MAR 11, 2015 02:42 PM PDT

Understanding of Cancer Cell Enzyme Flipped on its Head

Researchers from Manchester, working with scientists in California, have found that certain molecules long thought to promote cancer growth, in fact suppress tumors, suggesting that therapeutic approaches should aim to restore, rather than block, their activity.

The protein kinase C (PKC) family of molecules are enzymes that facilitate a range of cellular processes, including cell survival, proliferation, migration and death. In the 1980s it was found that PKCs were activated by cancer-causing phorbol esters, and led to the conclusion that PKCs themselves induced the development of tumors.

However, attempts to develop new treatments that prevent tumor cell growth by blocking the activity of PKCs have had little success. A recent study involving Manchester scientists, the findings of which have been published in the journal Cell, has explored the effect of mutations in PKC on tumor growth.

Dr John Brognard, from the Cancer Research UK Manchester Institute at The University of Manchester - part of the Manchester Cancer Research Centre - said: "Despite phorbol esters being known to cause cancers, we've seen frustratingly little progress when targeting PKCs to stop tumor growth."

The Manchester group collaborated with a team from the University of California, San Diego, to analyse PKC mutations in human cancer cells. They found that most were ‘loss of function' mutations, meaning that the genetic changes stopped PKC from working.

When they corrected these mutations in bowel cancer cells, they saw a reduction in tumor growth, meaning that contrary to our previous understanding, PKC normally acts to block cancer.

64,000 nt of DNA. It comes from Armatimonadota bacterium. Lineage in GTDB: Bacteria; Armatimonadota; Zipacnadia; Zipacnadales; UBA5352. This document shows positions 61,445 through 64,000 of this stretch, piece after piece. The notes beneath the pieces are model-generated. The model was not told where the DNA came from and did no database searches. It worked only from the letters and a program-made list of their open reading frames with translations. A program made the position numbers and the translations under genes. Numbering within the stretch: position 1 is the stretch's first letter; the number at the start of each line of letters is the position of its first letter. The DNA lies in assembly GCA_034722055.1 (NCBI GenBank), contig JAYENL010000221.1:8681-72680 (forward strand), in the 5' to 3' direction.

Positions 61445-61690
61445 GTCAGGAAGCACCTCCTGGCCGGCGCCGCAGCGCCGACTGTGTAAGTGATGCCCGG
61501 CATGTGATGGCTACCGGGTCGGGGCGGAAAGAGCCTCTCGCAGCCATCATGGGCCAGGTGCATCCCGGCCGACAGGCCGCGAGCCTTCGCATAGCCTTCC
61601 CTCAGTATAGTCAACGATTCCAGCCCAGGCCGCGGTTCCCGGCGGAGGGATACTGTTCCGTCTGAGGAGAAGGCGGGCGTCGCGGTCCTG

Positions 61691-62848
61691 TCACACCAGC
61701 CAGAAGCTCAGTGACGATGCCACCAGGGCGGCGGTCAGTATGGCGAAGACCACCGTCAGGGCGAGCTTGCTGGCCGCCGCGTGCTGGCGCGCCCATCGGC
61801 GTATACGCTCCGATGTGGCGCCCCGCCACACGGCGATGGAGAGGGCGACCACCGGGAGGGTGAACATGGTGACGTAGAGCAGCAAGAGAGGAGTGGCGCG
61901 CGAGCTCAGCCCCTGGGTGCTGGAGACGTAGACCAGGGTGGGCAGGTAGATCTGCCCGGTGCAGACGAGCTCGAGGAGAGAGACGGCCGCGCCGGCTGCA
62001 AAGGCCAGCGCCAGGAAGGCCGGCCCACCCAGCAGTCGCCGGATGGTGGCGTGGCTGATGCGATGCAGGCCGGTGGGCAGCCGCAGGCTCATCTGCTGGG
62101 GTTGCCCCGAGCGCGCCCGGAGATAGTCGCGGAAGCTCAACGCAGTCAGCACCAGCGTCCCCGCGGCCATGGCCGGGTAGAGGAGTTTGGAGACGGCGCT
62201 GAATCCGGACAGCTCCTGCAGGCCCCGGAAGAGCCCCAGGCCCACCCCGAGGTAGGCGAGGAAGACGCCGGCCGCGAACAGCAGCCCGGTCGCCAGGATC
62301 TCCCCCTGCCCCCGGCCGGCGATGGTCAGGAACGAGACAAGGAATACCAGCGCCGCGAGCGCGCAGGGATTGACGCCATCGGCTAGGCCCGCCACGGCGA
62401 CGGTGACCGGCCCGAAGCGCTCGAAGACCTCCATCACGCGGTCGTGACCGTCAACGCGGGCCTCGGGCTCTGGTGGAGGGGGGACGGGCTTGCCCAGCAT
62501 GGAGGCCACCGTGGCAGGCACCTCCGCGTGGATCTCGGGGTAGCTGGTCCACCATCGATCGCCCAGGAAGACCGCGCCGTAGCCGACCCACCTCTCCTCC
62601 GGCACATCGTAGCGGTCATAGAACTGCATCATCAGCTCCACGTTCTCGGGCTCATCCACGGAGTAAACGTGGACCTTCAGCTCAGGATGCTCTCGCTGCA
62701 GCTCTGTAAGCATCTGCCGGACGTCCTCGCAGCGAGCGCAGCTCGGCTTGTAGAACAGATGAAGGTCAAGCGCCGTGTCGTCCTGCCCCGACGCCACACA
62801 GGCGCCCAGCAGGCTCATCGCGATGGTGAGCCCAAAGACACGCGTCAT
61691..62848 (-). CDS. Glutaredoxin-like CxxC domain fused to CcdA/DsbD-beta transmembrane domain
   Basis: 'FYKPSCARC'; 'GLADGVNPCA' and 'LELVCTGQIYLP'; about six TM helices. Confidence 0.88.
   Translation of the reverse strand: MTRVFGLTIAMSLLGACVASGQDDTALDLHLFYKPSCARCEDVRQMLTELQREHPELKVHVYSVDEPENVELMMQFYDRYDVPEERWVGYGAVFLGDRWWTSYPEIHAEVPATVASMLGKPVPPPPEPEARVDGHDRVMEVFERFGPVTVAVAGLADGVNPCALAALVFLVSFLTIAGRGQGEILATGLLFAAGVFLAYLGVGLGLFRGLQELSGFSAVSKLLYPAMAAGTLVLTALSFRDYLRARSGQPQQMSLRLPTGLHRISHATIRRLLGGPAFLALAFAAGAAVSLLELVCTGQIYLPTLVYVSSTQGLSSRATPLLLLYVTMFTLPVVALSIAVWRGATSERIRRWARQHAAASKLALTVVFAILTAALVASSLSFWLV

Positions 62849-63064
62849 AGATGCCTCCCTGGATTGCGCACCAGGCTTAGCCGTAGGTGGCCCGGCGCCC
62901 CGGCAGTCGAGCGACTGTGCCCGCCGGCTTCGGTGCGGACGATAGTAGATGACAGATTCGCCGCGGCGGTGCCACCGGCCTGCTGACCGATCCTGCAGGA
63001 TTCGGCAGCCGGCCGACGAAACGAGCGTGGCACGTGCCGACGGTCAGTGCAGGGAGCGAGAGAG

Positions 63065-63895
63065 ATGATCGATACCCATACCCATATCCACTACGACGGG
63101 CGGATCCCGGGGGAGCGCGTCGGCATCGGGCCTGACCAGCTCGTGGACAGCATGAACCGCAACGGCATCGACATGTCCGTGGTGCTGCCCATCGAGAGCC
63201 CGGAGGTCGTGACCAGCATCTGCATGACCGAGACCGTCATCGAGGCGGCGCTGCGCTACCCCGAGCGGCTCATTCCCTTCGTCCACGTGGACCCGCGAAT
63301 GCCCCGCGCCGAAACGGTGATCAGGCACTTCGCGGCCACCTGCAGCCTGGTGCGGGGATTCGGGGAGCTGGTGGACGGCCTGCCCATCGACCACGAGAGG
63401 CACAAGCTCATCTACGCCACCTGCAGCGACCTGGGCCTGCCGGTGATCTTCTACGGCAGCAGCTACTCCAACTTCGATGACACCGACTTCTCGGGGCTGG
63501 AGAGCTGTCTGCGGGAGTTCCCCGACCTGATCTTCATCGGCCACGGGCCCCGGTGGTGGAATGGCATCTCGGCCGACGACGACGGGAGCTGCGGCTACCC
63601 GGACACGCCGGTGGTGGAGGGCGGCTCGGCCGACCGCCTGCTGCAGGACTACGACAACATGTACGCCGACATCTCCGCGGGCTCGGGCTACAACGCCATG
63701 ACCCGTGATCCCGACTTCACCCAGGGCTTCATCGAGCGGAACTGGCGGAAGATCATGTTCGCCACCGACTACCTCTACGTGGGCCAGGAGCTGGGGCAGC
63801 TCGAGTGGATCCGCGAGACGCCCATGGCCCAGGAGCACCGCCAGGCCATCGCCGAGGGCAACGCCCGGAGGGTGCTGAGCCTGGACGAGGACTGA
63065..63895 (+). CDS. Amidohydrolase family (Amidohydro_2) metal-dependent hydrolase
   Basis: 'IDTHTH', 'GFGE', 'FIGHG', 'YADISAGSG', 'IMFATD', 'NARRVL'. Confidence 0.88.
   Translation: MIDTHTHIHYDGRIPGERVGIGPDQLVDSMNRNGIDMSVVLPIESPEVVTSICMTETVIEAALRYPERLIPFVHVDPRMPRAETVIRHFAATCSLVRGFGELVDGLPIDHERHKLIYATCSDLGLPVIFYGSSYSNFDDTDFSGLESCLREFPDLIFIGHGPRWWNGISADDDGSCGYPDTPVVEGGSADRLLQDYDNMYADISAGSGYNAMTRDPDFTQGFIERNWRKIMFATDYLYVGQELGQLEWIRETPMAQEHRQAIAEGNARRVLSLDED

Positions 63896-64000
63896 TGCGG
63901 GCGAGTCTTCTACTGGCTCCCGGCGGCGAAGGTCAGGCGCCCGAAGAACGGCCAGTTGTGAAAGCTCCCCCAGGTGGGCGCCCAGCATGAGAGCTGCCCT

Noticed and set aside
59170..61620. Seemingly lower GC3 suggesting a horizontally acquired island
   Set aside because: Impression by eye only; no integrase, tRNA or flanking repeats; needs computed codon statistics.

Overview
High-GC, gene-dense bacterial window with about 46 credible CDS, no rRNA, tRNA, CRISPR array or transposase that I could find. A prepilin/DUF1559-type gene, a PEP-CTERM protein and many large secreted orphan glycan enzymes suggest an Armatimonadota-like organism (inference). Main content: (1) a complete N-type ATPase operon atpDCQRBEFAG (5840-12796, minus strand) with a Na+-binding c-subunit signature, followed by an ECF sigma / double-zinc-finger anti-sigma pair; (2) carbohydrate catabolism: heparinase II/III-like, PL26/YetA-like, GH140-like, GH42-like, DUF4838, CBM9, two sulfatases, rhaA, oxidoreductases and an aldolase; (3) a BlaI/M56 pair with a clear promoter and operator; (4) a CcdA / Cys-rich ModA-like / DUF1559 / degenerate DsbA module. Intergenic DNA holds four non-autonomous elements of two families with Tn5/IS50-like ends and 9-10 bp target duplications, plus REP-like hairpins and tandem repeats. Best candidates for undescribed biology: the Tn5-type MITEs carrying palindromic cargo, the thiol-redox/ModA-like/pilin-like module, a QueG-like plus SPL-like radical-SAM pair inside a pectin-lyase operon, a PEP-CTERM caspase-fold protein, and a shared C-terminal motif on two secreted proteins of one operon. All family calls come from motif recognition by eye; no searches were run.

"Clinical trials have so far been working on the incorrect assumption that PKC enzymes cause cancer growth. This new insight from our studies has turned current thinking on its head. Looking ahead, instead of blocking PKC activity, new therapies should instead be targeting mechanisms to restore its activity," added Dr Brognard.

Source: University of Manchester
About the Author
  • Ilene Schneider is the owner of Schneider the Writer, a firm that provides communications for health care, high technology and service enterprises. Her specialties include public relations, media relations, advertising, journalistic writing, editing, grant writing and corporate creativity consulting services. Prior to starting her own business in 1985, Ilene was editor of the Cleveland edition of TV Guide, associate editor of School Product News (Penton Publishing) and senior public relations representative at Beckman Instruments, Inc. She was profiled in a book, How to Open and Operate a Home-Based Writing Business and listed in Who's Who of American Women, Who's Who in Advertising and Who's Who in Media and Communications. She was the recipient of the Women in Communications, Inc. Clarion Award in advertising. A graduate of the University of Pennsylvania, Ilene and her family have lived in Irvine, California, since 1978.
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